The TV was perhaps the mosy expensive item in the home when we grew up!
The first regularly scheduled television service in the United States began on July 2, 1928. The Federal Radio Commission authorized C.F. Jenkins to broadcast from experimental station W3XK in Wheaton Maryland, a suburb of Washington, D.C. For at least the first eighteen months, 48-line silhouette images from motion picture film were broadcast, although beginning in the summer of 1929 he occasionally broadcast in halftones.
By 1947, when there were 40 million radios in the U.S., there were about 44,000 television sets (with probably 30,000 in the New York area). Regular network television broadcasts began on NBC on a three-station network linking New York with the Capital District and Philadelphia in 1944; on the DuMont Television Network in 1946, and on CBS and ABC in 1948. By 1949, the networks stretched from New York to the Mississippi River, and by 1951 to the West Coast. Commercial color television broadcasts began on CBS in 1951 with a field-sequential color system that was suspended four months later for technical and economic reasons. The television industry's National Television System Committee (NTSC) developed a color television system based on RCA technology that was compatible with existing black and white receivers, and commercial color broadcasts reappeared in 1953.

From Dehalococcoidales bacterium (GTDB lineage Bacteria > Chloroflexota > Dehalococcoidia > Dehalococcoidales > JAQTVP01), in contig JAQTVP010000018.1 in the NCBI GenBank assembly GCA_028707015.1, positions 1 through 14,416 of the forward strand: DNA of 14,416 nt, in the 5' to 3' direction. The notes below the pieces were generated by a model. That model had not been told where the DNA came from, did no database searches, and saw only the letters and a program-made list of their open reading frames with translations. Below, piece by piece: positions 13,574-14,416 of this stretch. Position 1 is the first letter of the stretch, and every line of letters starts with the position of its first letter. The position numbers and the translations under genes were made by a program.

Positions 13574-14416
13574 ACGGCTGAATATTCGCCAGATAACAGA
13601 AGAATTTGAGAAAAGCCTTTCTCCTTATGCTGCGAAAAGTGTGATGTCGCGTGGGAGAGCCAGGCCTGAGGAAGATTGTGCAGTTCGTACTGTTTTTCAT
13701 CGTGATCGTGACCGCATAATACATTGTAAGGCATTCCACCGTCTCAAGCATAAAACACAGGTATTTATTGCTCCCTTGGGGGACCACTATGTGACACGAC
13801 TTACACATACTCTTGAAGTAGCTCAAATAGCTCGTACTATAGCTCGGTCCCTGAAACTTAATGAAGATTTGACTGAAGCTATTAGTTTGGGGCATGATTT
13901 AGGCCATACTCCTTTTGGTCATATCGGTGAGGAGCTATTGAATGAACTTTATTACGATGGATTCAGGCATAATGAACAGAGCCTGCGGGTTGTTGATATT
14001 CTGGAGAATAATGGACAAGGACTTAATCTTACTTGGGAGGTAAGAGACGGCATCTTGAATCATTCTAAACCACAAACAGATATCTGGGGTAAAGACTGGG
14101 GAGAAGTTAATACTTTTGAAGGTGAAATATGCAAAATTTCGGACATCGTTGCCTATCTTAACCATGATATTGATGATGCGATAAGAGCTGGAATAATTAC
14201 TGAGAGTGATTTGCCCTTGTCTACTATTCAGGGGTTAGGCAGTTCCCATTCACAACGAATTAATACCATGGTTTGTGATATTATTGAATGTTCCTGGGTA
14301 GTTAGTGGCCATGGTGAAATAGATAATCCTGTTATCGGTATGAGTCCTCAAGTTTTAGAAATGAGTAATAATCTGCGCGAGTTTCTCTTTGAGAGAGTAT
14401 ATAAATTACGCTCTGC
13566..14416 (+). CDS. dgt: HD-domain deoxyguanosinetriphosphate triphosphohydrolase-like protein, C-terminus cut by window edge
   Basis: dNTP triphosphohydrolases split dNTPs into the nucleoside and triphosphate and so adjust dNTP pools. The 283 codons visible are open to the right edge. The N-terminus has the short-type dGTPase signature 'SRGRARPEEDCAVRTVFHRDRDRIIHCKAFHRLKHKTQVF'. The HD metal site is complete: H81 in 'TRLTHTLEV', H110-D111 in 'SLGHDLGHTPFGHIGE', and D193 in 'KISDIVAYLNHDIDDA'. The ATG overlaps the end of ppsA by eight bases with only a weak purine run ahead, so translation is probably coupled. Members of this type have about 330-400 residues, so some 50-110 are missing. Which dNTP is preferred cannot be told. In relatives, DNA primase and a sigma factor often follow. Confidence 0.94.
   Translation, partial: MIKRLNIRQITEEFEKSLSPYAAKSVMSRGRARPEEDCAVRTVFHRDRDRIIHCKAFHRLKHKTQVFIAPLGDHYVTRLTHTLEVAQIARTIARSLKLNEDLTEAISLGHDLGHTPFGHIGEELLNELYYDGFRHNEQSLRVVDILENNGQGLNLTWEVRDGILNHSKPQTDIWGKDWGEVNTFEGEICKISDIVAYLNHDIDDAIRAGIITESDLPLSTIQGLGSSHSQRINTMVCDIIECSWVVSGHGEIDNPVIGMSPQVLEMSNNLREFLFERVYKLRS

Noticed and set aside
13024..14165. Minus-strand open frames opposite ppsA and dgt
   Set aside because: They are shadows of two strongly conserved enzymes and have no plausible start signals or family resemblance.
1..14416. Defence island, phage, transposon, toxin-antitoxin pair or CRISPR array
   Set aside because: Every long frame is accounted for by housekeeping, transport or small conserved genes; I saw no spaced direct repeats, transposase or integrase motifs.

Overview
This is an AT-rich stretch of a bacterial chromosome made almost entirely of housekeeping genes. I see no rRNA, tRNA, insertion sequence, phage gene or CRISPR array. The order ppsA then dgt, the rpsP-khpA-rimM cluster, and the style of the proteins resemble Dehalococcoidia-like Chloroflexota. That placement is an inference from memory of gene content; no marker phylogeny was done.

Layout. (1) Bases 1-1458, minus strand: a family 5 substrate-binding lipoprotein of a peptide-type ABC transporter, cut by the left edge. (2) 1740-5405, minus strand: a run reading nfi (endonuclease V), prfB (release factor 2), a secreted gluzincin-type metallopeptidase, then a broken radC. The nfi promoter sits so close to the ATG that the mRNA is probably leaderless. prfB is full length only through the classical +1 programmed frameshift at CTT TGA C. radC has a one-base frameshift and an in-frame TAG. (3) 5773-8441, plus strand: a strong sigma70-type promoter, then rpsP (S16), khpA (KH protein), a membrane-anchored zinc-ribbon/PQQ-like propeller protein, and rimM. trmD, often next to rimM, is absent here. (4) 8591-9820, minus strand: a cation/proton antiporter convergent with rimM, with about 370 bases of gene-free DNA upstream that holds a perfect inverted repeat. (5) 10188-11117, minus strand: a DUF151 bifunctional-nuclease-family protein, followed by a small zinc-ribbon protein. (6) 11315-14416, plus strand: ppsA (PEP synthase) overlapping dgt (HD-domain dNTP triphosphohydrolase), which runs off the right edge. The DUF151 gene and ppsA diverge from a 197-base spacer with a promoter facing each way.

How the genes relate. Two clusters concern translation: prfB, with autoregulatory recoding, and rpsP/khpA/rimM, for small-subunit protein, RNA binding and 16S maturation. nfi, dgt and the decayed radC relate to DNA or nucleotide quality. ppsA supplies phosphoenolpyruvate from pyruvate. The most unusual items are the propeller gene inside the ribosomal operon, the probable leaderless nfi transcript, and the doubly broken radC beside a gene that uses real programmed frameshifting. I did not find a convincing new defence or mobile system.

The first live coast-to-coast commercial television broadcast in the U.S. took place on November 18, 1951 during the premiere of CBS's See It Now, which showed a split-screen view of the Brooklyn Bridge in New York City and the Golden Gate Bridge in San Francisco. In 1958, the CBC completed the longest television network in the world, from Sydney, Nova Scotia to Victoria, British Columbia. Reportedly, the first continuous live broadcast of a "breaking" news story in the world was conducted by the CBC during the Springhill Mining Disaster, which began on October 23 of that year.
Television usage in the United States skyrocketed after World War II with the lifting of the manufacturing freeze, war-related technological advances, the gradual expansion of the television networks westward, the drop in set prices caused by mass production, increased leisure time, and additional disposable income. In 1947, Motorola introduced the VT-71 television for $189.95, the first television set to be sold for under $200, finally making television affordable for millions of Americans. While only 0.5% of U.S. households had a television set in 1946, 55.7% had one in 1954, and 90% by 1962. In Britain, there were 15,000 television households in 1947, 1.4 million in 1952, and 15.1 million by 1968.
The Bauer's lived across the street form me and in the 1950s I would wander over and watch george fix TVs he brough home from his shop! Well, after a while I began fixing them in his garage; not for pay but to learn. I actually got pretty good at it. I learned to de-solder and solder, read color codes, etc.
Paul worked in a TV repair shop of George Bauer (a neighbor)